GRANITE QUARRY — In 2011, the Kisamore family decided if country singer Jimmy Wayne could walk from Tennessee to Arizona, they could find “one small thing” to make a difference as well. Since then, they have refurbished and donated about 75 bicycles and wagons to a handful of charities.
Kevin Kisamore is a fabricator at Earnhardt-Childress Racing, where he builds engine-related parts. His wife, Cindy, is a part-time pharmacist at W.G. (Bill) Hefner VA Medical Center. The couple moved to Rowan County from Maryland in 1991. They have two sons: Drew, who is in eighth grade, and Jacob, who is in sixth grade. Both boys attend Erwin Middle School.
It all began when Kevin and Cindy attended one of Wayne’s concerts in Tarboro three years ago. He shared his personal story of how he grew up in North Carolina’s foster care system and explained the plight of the many youths who age out of that system, yet have nowhere to go. He encouraged everyone in attendance to find “one small thing” to do to make a difference.
“The bikes were something we could all do,” Kevin said.
Kevin does most of the body work, and the boys help him. Cindy looks for more bikes to work on and spreads the word about their project via social media. They all brainstorm ideas for new projects. Drew and Jacob both have their own project that they’re working on as well.
The way each of their faces lights up when they talk about each project they’ve tackled makes it obvious the family is passionate about what they do. Every bike is unique.
“I enjoy getting out here and working and building with my hands,” Kevin said.
The family takes the old bikes and dismantles them, cleaning all the bearings. Then, they put them back together and test them to make sure they’re safe to ride. Some bikes require a little more work, like repainting or replacing a seat or tires.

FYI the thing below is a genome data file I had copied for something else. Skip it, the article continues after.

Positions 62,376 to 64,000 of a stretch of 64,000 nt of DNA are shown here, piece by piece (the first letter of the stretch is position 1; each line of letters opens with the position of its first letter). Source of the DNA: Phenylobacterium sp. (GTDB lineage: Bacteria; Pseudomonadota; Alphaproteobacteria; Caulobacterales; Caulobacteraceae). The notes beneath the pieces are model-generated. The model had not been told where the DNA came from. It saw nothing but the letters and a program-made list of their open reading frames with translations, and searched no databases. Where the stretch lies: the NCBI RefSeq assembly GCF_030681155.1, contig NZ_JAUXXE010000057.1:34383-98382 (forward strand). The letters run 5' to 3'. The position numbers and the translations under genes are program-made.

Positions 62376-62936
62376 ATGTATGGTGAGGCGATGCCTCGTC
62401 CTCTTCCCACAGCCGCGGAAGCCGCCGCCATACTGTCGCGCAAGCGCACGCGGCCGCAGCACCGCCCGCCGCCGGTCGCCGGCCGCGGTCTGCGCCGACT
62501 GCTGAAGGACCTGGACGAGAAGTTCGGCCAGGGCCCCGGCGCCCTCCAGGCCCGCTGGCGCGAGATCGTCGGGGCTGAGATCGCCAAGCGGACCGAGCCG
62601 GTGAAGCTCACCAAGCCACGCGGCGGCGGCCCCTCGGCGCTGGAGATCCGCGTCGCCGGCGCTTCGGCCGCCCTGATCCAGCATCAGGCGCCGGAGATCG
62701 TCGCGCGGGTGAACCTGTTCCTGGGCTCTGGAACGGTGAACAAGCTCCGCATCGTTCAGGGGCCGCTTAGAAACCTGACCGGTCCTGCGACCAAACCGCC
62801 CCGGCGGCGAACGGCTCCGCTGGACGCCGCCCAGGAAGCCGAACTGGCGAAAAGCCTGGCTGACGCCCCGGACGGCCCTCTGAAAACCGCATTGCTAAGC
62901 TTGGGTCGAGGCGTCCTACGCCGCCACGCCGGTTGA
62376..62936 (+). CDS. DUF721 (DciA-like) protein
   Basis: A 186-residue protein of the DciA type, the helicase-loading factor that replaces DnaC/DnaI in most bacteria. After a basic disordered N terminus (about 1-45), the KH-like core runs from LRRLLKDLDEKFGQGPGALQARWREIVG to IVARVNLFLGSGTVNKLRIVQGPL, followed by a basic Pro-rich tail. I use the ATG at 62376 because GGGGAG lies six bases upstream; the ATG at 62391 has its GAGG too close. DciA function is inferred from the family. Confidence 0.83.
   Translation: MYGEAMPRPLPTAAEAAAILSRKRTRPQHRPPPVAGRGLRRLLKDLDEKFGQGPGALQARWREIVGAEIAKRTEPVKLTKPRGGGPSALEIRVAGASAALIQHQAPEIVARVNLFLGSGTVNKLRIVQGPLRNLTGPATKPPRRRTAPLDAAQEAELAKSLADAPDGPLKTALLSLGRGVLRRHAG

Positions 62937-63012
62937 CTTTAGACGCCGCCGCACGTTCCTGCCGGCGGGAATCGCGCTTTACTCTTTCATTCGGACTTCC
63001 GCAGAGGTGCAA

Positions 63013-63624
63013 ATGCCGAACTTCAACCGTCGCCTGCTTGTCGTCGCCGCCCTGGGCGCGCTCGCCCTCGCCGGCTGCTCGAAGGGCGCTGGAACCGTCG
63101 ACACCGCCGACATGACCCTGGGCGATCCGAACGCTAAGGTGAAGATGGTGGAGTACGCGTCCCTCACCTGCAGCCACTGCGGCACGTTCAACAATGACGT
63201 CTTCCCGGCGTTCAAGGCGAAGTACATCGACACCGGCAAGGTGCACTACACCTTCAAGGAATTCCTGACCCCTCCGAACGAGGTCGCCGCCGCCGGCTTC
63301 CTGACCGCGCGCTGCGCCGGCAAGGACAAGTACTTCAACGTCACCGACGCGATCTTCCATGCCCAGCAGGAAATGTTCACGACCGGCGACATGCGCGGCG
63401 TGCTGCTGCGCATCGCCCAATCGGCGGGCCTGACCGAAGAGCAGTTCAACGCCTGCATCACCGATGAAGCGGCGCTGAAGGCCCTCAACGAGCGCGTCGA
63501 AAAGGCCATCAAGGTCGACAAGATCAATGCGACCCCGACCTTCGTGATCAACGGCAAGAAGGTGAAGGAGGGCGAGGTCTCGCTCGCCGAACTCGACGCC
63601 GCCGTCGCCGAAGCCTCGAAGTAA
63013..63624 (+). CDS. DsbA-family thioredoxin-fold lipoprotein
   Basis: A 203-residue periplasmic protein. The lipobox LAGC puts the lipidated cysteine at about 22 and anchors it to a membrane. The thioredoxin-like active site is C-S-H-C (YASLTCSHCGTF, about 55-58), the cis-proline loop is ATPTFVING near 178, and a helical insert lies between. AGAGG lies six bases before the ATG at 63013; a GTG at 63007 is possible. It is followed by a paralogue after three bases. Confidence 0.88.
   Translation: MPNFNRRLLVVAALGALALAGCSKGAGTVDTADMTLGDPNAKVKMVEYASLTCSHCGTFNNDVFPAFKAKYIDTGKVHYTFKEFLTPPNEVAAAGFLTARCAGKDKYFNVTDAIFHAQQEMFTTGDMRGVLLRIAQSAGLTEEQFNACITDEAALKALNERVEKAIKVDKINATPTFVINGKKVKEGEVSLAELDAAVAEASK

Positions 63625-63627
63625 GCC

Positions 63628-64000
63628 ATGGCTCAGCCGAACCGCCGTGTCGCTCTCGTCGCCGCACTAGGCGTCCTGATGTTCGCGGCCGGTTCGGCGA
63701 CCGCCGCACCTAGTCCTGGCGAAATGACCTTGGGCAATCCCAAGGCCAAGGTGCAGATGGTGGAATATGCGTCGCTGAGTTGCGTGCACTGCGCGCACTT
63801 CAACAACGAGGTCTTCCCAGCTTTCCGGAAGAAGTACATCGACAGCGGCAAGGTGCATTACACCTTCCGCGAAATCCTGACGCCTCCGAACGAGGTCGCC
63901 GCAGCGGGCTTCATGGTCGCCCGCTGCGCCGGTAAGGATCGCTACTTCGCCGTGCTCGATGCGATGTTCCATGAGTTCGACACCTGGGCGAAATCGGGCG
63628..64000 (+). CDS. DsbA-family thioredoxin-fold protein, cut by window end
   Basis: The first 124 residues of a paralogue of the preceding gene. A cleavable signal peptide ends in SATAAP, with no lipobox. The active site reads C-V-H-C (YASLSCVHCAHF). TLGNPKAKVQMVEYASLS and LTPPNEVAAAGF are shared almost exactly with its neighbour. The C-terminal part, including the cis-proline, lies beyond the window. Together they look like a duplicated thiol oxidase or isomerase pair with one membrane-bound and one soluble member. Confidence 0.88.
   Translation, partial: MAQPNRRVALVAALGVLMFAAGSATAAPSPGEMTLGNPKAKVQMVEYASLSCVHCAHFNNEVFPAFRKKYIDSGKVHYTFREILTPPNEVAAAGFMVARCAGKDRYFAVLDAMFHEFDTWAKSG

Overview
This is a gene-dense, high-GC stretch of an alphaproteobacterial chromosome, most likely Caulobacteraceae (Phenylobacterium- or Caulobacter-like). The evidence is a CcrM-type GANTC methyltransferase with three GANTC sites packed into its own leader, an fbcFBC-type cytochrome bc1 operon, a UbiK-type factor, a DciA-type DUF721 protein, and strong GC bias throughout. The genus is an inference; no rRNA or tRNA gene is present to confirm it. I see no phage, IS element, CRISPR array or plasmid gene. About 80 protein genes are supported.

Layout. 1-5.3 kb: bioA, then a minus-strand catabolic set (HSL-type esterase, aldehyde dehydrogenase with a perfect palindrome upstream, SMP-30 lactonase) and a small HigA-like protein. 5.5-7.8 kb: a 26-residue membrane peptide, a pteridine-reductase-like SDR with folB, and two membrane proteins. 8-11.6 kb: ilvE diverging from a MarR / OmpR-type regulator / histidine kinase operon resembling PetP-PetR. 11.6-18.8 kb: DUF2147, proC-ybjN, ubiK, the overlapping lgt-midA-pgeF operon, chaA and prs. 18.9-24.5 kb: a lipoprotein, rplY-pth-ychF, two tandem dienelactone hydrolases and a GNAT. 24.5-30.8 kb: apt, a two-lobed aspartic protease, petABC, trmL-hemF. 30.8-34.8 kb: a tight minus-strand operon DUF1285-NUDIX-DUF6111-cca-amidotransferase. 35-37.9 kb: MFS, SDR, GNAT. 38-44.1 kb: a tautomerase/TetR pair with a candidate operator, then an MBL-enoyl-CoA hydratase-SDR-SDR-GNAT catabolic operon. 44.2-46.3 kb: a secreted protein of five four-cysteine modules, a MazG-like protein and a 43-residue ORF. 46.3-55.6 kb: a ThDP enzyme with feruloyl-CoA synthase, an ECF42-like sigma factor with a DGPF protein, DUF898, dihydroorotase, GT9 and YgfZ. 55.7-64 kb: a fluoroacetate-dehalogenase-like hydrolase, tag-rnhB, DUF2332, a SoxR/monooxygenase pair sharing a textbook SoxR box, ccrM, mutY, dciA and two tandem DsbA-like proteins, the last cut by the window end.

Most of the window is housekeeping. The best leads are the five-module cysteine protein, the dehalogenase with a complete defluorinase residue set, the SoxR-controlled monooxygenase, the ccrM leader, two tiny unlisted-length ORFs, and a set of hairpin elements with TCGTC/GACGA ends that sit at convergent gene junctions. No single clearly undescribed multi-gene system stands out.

So far, the family has helped raised thousands of dollars for charities that support children.
Their bikes have been sold to benefit Nazareth Children’s Home, Passage Home, the Court Appointed Special Advocates program in Natrona County, Wyo., and Team Gavin.
Nazareth Children’s Home is the primary charity the Kisamores support. They have donated bikes to be auctioned off at Nazareth’s Fun Fest for two years.
Nazareth Children’s Home, located in Rockwell, opened in 1906. The home primarily cares for middle- and high-school-aged children who are in the custody of the Department of Social Services.
Bikes donated to Nazareth are either given to the children in the home or sold at Nazareth Outlet Store at 1800 E. Innes St. in Salisbury. All profits from the store are donated to the children’s home.
The Kisamores donated four or five bikes to the store last week, just in time for Christmas.
“It’s a good opportunity for people who couldn’t really afford a new bike to go in there and have an opportunity to get something that’s just about new,” Kevin said.
Bikes at the store are typically half the price of buying a new bike, and the profits from the sale go to the children’s home.
Passage Home in Raleigh seeks to help individuals and families escape the cycle of poverty. The agency offers tutoring, career support, meal support and helps transition families into permanent housing.
Each year, the Court Appointed Special Advocates of Natrona County, Wyo., has a Red Wagon Fundraiser. One of the organizers heard about the Kisamore’s donation to Fun Fest and asked if they could contribute anything to the Red Wagon Fundraiser.
Kevin was able to refurbish a red wagon for the event, which was auctioned off for $2,000.
The Kisamores also donated a bike to be raffled off for a fundraising event benefitting Gavin Littleton, a 15-year-old North Rowan High School student who was paralyzed in a diving accident in 2012.
“You hope your little thing maybe can inspire someone else to do a little thing. Then they all add up,” Cindy said.
“It’s like knocking over a domino,” Kevin added.
This year, the bike restorations have slowed down a little bit.
“We did some earlier in the year, but with work and everything else, it’s hard to keep up with,” Kevin said.
It’s also a huge financial commitment. Each bike costs between $25 and $50 or even more to restore.
They plan to “start with better quality stuff,” according to Kevin.
Bikes that are in better shape need fewer repairs and are cheaper to restore in the long run.
“It’s kind of evolved and changed and grown since we’ve started,” Kevin said, adding that they will still continue to restore and donate bikes to Nazareth Outlet Store and various charities for fundraisers.
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